‘Detachment from attachments,’ the Fireman said, stroking his beard as if it were a petcollie. ‘Moksha,’ he whispered, his voice now a wheeze ‘Liberation.’ The following morning found me on a small island midstream in the Ganges with Rome Baba. Silver light spilled across the surface of the river. The blue peaks in the distance were the foothills of the Himalayas. Rome Baba and I had become boon companions. He had acquired his nickname because he had spent several years in Italy, and we bonded over our shared ability to speak very bad Italian. The language suited him in Hindi, he sounded rather serious. In Italian, he became flamboyant and flirtatious. His Italian former friends would have approved of his dress sense: Rome Baba was a bit of fashionista in the sadhu world.
Today his bare torso was laced with long necklaces and strings of beads. His waist-length hair, pulled into an elaborate topknot, was completely covered with flowers – yellow marigolds, white carnations, pale strings of jasmine – so he appeared to be wearing the kind of spectacular Easter bonnet favoured by rural folk on the American prairies in the ‘1930s. He looked like a celestial prince, a member of a heavenly delegation. I suddenly had an image of him at the Gates of Paradise, winking mischievously at me, beckoning me inside while plucking a flower from his hair and offering it to Parvati, Shiva’s wife. Rome Baba was also an impressive yogi. In his mid-5s, he had the flexibility of a 14-year-old Romanian gymnast; so far I had managed to dodge his early-morning yoga classes although others spoke of them with awe. This morning on the river island he was tying himself into elaborate knots. One moment his ankles were behind his head. The next his head was behind his behind.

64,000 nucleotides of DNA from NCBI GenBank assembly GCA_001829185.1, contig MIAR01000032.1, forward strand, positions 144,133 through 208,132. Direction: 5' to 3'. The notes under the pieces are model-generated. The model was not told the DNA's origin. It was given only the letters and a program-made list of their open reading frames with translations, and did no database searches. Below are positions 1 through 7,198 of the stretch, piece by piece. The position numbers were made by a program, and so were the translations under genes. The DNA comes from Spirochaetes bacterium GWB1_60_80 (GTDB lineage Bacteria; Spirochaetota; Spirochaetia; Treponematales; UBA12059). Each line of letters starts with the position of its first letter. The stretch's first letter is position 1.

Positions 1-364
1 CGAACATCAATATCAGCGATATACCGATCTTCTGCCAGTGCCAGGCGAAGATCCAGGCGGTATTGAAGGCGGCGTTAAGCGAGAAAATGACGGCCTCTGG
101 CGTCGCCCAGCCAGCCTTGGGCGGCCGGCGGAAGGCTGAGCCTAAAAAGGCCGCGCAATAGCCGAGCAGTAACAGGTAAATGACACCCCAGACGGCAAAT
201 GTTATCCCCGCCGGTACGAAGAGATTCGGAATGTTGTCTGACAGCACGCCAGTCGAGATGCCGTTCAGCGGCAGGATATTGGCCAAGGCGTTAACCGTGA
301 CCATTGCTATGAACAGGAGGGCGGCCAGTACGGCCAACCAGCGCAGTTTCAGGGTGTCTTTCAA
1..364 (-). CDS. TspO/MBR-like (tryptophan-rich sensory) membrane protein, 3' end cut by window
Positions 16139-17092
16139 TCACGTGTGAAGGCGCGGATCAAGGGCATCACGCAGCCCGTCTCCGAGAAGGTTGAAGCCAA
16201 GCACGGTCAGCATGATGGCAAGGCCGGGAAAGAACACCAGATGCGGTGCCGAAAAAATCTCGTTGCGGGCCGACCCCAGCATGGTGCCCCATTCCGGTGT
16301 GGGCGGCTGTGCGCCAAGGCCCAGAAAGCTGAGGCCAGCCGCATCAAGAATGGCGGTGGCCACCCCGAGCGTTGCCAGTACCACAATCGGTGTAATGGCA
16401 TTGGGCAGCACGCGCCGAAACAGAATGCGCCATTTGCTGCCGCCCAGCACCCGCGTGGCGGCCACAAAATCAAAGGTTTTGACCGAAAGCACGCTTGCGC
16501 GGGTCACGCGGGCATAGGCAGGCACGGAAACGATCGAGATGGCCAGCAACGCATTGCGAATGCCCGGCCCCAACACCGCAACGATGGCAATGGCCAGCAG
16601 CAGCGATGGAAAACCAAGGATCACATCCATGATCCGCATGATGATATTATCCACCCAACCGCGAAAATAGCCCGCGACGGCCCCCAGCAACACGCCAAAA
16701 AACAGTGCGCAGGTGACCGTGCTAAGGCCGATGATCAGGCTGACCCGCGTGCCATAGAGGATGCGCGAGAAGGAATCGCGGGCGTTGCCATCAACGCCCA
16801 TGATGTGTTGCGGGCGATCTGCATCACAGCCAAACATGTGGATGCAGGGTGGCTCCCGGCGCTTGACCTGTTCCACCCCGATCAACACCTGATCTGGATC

All this without the slightest threat to the Easter bonnet. Should the wind change and he become stuck, I worried I’d never be able to unpick him. As we made our way back across the side channels, Rome Baba was telling me the story of his life. It threatened to be interminable, beginning as it did with learning to walk. He stopped in midstream as he reached a crucial moment during his stay in Rome. There was a girl, a betrayal, a broken heart ‘Paula took my face in her hands,’ he said. ‘She told me she was leaving for Copenhagen.’The cold riversurged about our thighs.‘I cried. Teats and teats and teats. Five days. That is when I understood the pain of attachment. So I met a beautiful woman in Piazza di Spagna. We made love in the Villa Borghese and I surrendered to the loss of Paula.’ He grinned and pulled me up, dripping like a wet dog, onto the bank ‘We must accept our fate, and not waste our energies desiring what we do not have. We must learn to live this moment,’ Rome Baba said. ‘Because it is the only moment we have.’